CHICAGO – Sep. 8, 2020 – Since the movie Hotel Rwanda came out in 2004, Paul Kagame has been trying to re-write history and lie about the actions taken by Paul Rusesabagina to save 1,268 people during the Genocide. Before the movie was made, facts were checked. Before Paul’s book, An Ordinary Man, was written, facts were checked. Below are statements from Keir Pearson, the writer of the movie Hotel Rwanda and Tom Zoellner, the co-author of An Ordinary Man.
Writer, Hotel Rwanda
When I was researching and writing HOTEL RWANDA (a process that took over 4 years), I constantly double checked what I was doing with numerous sources and scholars, including Alison Des Forges, who at the time was the preeminent scholar on Rwanda. She worked for Human Rights Watch, had lived in Rwanda for decades, and wrote probably the most detailed and definitive book on the genocide called LEAVE NONE TO TELL THE STORY.
After the genocide, Des Forges along with other Human Rights Watch investigators, UN investigators, and Rwandan investigators who were part of Kagame’s regime looked into what happened at the Mille Collines Hotel because it was such an anomaly. The story of the Rwandan genocide is mass slaughter—everywhere—especially where Tutsis were gathered in large numbers. Yet, at the Mille Collines, they all survived.
Des Forges clearly stated that if Paul had done anything remotely wrong, he would have been arrested and locked up back then, given the level of scrutiny the hotel received, and that any rumor of “bribes” was just that—rumor… and perhaps some malicious gossip. My research on the ground confirmed what Des Forges told me.
Keep in mind that around 1,000 people sought refuge in the hotel. Not all came into contact with Paul nor had any idea of what he did. But Paul did do everything in his power to make sure the interhamwe didn’t storm the hotel and murder every man, woman, and child there.
The idea that Paul actually turned Tutsis over to the Interhamwe to be slaughtered and yet escaped all scrutiny seems even stranger to me. In all my research, I never came across anyone who even made that accusation.
Kagame praised the film when it screened in Rwanda in 2005. It was only after Paul became critical of Kagame and a potential political threat that the smear campaign against Paul and the veracity of the film began. Kagame’s animosity for Paul has only grown over the years.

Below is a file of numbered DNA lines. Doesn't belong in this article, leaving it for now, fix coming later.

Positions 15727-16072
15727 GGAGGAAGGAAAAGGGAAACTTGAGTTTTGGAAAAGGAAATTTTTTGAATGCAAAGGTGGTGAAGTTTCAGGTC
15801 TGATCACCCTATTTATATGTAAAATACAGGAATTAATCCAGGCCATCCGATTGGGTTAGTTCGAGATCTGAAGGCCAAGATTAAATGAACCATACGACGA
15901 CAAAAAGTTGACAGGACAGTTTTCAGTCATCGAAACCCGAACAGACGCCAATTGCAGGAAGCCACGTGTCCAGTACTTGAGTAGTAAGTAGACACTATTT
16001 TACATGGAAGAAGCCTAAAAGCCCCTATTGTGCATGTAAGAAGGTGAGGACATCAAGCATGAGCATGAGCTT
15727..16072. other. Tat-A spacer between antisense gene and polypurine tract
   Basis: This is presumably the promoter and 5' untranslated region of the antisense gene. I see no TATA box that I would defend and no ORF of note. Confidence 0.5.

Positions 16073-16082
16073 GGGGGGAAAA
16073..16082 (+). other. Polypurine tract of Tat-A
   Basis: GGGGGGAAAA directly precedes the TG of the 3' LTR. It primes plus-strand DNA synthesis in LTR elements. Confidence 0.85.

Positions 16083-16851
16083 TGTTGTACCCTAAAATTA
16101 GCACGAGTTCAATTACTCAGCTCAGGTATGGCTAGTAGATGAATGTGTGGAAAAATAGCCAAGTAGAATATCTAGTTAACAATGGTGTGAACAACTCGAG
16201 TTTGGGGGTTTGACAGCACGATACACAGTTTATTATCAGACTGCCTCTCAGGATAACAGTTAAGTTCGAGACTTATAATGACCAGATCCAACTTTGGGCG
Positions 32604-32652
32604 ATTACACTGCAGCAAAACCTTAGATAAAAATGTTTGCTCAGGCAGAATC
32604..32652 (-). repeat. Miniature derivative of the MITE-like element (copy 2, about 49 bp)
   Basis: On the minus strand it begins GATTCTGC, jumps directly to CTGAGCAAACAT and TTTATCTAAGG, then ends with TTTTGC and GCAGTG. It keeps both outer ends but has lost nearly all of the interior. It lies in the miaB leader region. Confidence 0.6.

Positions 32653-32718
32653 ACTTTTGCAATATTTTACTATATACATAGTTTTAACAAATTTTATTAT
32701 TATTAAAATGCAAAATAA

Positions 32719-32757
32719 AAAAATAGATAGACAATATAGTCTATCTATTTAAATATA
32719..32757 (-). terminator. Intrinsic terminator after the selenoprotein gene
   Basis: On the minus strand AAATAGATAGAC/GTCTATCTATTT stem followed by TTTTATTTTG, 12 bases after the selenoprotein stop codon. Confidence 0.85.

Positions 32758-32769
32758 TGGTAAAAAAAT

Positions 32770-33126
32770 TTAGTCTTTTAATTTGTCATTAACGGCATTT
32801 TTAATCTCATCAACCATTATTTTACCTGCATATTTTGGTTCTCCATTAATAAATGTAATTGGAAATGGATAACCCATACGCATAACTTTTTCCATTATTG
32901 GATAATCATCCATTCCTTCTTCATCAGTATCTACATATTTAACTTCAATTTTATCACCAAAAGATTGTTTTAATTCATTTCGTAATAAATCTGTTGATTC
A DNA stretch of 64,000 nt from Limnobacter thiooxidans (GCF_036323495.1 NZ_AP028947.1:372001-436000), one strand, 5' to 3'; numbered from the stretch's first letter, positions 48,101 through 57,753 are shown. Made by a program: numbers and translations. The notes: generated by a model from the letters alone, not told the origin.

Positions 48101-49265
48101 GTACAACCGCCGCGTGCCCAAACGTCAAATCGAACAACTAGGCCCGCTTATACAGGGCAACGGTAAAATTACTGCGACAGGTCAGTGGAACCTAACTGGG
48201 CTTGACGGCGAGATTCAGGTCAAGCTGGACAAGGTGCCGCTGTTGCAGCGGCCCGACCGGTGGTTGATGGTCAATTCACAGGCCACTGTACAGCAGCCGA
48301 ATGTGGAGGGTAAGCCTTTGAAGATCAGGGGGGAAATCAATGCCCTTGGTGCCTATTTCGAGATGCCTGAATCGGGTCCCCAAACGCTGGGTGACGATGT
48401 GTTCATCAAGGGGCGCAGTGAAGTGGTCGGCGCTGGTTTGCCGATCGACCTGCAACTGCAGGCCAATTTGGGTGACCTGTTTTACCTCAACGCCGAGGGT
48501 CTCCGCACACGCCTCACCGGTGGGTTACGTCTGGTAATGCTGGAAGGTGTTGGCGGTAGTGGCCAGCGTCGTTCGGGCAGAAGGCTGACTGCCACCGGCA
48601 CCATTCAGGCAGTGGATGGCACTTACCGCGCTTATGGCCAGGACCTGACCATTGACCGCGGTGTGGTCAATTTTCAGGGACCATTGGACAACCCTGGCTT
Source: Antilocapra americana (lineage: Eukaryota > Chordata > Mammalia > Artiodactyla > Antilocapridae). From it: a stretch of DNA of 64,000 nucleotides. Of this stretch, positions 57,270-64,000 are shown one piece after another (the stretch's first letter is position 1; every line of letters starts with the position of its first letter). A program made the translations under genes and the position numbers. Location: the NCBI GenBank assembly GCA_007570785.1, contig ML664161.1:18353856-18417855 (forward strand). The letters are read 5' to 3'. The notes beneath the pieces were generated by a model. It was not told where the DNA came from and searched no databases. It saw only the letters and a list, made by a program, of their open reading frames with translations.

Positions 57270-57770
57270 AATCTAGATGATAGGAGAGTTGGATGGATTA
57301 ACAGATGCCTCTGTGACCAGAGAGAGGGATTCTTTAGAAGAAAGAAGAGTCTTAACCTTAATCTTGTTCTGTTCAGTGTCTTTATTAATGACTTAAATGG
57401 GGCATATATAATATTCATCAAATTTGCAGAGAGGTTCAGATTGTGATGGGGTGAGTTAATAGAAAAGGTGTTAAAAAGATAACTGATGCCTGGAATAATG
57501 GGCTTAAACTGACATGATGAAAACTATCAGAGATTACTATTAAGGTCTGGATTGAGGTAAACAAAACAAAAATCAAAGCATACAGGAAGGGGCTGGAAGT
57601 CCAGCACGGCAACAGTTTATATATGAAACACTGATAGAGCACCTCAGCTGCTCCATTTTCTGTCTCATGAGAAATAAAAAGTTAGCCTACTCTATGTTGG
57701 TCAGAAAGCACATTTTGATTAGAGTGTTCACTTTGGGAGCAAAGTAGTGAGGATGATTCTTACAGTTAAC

I don’t think the important question today is what happened at the Mille Collines 26 years ago. The important question is what’s happening to Paul right now. But this is the intent of authoritarian rulers and their propaganda: to put us on our heels defending what is right.
Co-Author, An Ordinary Man Professor of English, Chapman University Politics Editor, The Los Angeles Review of Books
Our book was fact-checked line-by-line prior to its publication by one of the foremost scholars of the 1994 genocide. It was proclaimed truthful in every regard.
Neither Kier nor Philip Gourevitch came across anyone during their on-the-ground research who said Paul “took bribes,” “turned people over to the Interahamwe,” or committed any action that was counter to the initial (and still correct) version of events.
No factual challenge of Paul’s actions arose until after April 4, 2005 when the movie was screened (with Kagame’s approval) in Amahoro stadium to an audience of over 10,000 was responded positively. It was after that point that the relationship between the two men deteriorated.
I believe Kagame viewed Paul a rival for power. Paul also began sharpening his criticism of the regime in his public comments, and took aim at Kagame in one incendiary paragraph in his autobiography.
That’s when the smear campaign against him began, and negative stories about Paul began to run almost daily in the state-run media. People emerged (who had never come forward before) making all sorts of allegations out of left field.
We can debate whether Paul used his platform wisely after he attained widespread recognition, but I believe his actions during the genocide were exactly as he and multiple witnesses described them prior to his vociferous criticism of Rwanda’s authoritarian president.
Since 2004, the Rwandan government has pressured people who were with Paul at the Hotel Milles Collines to change their stories. The told the truth after the genocide, and now they are forced to tell Rwandan lies.
It’s unreasonable to think Paul could have helped each individual personally when there were more than 1,000 of them. Not all came into contact with Paul nor had any idea of what he did. But he did what he could do to make sure the interhamwe didn’t storm the hotel and slaughter them. The mere fact that they’re alive and making these statements is a testament to that.